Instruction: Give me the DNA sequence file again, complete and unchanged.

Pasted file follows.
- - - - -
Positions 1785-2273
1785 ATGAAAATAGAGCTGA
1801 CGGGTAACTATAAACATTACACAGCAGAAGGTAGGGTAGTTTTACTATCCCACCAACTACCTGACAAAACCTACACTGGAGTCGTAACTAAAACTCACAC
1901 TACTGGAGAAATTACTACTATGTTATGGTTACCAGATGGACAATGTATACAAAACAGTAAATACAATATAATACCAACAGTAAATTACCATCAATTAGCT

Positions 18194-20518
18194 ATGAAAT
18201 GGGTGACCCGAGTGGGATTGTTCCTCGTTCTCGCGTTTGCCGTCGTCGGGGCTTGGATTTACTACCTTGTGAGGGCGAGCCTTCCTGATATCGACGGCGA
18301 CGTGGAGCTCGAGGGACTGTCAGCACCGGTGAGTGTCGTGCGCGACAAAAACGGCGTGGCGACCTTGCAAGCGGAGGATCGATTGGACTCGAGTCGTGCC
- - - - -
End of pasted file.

Positions 1785-2273
1785 ATGAAAATAGAGCTGA
1801 CGGGTAACTATAAACATTACACAGCAGAAGGTAGGGTAGTTTTACTATCCCACCAACTACCTGACAAAACCTACACTGGAGTCGTAACTAAAACTCACAC
1901 TACTGGAGAAATTACTACTATGTTATGGTTACCAGATGGACAATGTATACAAAACAGTAAATACAATATAATACCAACAGTAAATTACCATCAATTAGCT

Positions 18194-20518
18194 ATGAAAT
18201 GGGTGACCCGAGTGGGATTGTTCCTCGTTCTCGCGTTTGCCGTCGTCGGGGCTTGGATTTACTACCTTGTGAGGGCGAGCCTTCCTGATATCGACGGCGA
18301 CGTGGAGCTCGAGGGACTGTCAGCACCGGTGAGTGTCGTGCGCGACAAAAACGGCGTGGCGACCTTGCAAGCGGAGGATCGATTGGACTCGAGTCGTGCC